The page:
Since there was so much response to my recent Facebook mention that a small amount of baking soda will stop heartburn, I agreed to do a newsletter on the subject.
Here is what I said on Facebook: Had a rare bit of heartburn last night from something eaten I guess. I cured it in about 30 seconds swallowing a pinch of baking soda and washing it down with water. It reminded me that I should do a newsletter about this subject - so I will - right away. It might be helpful for folks during the holiday festivities.
You can see the interesting comments it evoked on my Facebook page. One of the comments said that her doctor had warned against baking soda because of the sodium in it. As little as you need to take, that should not be an issue, but the other method that works just as well is to take a teaspoon of apple cider vinegar. No salt in vinegar!
What the Medical doctors and pharmaceutical companies recommend is this from the web: There are a variety of heartburn medicines available over the counter to relieve symptoms. If these fail to relieve your symptoms, talk to your doctor about other available heartburn treatment options. Your doctor may want to evaluate you for gastroesophageal reflux disease, or GERD.
Non-Prescription Medications used to treat heartburn include Antacids such as:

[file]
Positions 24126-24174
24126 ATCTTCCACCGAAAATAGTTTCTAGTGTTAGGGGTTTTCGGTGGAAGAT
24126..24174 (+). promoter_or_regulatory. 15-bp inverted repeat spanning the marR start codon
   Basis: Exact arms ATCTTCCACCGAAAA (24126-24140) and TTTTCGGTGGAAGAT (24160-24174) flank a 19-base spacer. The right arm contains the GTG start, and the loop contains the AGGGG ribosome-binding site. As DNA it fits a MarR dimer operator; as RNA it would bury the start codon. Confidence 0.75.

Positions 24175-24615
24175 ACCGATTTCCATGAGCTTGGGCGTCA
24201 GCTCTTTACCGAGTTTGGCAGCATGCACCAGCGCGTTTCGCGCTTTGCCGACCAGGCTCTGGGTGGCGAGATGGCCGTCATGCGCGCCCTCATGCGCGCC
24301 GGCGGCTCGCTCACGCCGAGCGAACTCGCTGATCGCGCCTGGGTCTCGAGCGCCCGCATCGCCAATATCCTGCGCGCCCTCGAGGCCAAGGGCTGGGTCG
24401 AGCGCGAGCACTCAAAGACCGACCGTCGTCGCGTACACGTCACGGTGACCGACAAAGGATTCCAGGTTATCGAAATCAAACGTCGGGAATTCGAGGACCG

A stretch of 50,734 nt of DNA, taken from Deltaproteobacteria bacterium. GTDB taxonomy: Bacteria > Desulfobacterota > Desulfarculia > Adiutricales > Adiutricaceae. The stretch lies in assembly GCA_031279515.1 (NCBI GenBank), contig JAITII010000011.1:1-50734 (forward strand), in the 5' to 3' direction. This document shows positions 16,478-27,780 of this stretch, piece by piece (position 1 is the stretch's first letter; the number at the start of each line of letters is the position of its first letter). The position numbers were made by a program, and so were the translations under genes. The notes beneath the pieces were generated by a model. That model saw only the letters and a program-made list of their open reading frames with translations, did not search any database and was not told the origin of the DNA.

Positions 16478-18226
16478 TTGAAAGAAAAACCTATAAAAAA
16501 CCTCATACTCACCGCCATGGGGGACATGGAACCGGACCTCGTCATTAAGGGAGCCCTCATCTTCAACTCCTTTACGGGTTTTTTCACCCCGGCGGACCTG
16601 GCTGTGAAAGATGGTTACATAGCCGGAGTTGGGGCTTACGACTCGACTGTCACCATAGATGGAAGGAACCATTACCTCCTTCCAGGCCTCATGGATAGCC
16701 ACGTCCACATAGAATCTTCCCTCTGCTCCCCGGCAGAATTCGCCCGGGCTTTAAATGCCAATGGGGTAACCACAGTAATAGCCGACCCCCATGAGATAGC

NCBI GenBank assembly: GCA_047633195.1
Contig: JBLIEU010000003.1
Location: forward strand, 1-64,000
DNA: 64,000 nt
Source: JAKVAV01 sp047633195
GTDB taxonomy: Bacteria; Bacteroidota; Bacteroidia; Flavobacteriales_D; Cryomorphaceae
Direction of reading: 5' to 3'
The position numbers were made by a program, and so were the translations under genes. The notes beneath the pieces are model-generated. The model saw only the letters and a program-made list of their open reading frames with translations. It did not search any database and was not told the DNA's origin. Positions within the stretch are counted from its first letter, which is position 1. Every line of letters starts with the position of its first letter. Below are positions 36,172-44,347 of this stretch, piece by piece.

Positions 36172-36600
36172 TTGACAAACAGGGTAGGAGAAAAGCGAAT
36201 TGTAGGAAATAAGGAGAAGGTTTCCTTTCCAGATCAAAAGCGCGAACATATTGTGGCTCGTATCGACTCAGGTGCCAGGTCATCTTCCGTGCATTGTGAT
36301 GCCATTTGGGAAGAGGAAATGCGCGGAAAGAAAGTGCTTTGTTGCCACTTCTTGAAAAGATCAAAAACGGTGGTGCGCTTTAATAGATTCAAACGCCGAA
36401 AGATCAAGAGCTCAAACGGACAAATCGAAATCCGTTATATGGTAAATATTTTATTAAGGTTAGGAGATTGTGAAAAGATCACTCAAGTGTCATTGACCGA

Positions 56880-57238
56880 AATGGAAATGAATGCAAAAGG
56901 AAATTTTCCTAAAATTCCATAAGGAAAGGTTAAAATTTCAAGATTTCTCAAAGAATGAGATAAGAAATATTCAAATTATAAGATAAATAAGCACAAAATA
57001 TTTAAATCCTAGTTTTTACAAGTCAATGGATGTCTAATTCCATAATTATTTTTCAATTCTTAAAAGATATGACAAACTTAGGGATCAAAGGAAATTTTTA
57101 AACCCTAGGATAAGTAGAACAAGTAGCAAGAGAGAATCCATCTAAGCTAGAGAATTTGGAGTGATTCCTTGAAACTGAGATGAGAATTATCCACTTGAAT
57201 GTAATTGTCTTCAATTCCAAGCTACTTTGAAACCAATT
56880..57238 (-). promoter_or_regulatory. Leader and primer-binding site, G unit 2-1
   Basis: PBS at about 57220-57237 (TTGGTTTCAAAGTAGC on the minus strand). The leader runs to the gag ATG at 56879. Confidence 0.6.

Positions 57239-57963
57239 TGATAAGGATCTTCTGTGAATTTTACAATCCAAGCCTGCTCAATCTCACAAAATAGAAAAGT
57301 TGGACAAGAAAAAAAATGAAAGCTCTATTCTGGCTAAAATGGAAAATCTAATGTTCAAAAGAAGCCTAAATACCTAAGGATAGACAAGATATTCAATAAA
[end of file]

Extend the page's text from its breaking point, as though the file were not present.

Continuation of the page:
Alka-2, Surpass Gum, Titralac, Tums
Milk of Magnesia
Maalox, Mylanta, Rolaids
You should take antacids exactly as directed by your doctor, or according to the package label. If you are using the tablets, chew them well before swallowing for faster relief.
Frequent heartburn or gastroesophageal reflux disease (GERD) that occurs more than twice a week usually responds best to heartburn medicine that works 24 hours a day. Most of the over-the-counter treatments, with the exception of Prilosec OTC, do not work this way.
Prescription Recommendations tend to go something like this:
In prescription form (usually higher doses than the over-the-counter versions), H2 blockers can generally relieve heartburn and treat reflux. These drugs are particularly useful at alleviating heartburn, but may not be as good for treating esophagitis (inflammation that occurs in the esophagus) that is the result of GERD.
Histamine stimulates acid production, especially after meals, so H2 blockers are best taken 30 minutes before meals. They can also be taken at bedtime to suppress nighttime production of acid. Examples of prescription H2 blockers:
Side effects include headache, abdominal pain, diarrhea, nausea, gas, sore throat, runny nose, and dizziness.
I do not recommend any of the over-the-counter or prescription medicines for heartburn. They are not necessary and come with some side effects that should be a concern.
My friend Martie Whittekin has an excellent book on the subject:
If you have any questions on this newsletter or any other topic, tune in Sunday 8am -11am central time to the The Natural Way - Dirt Doctor Radio Show. Listen on the internet or find a station in your area. The phone number for the show is 1-866-444-3478.
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P.S. I hope you have a Merry Christmas, Happy Holidays and a Healthy New Year.
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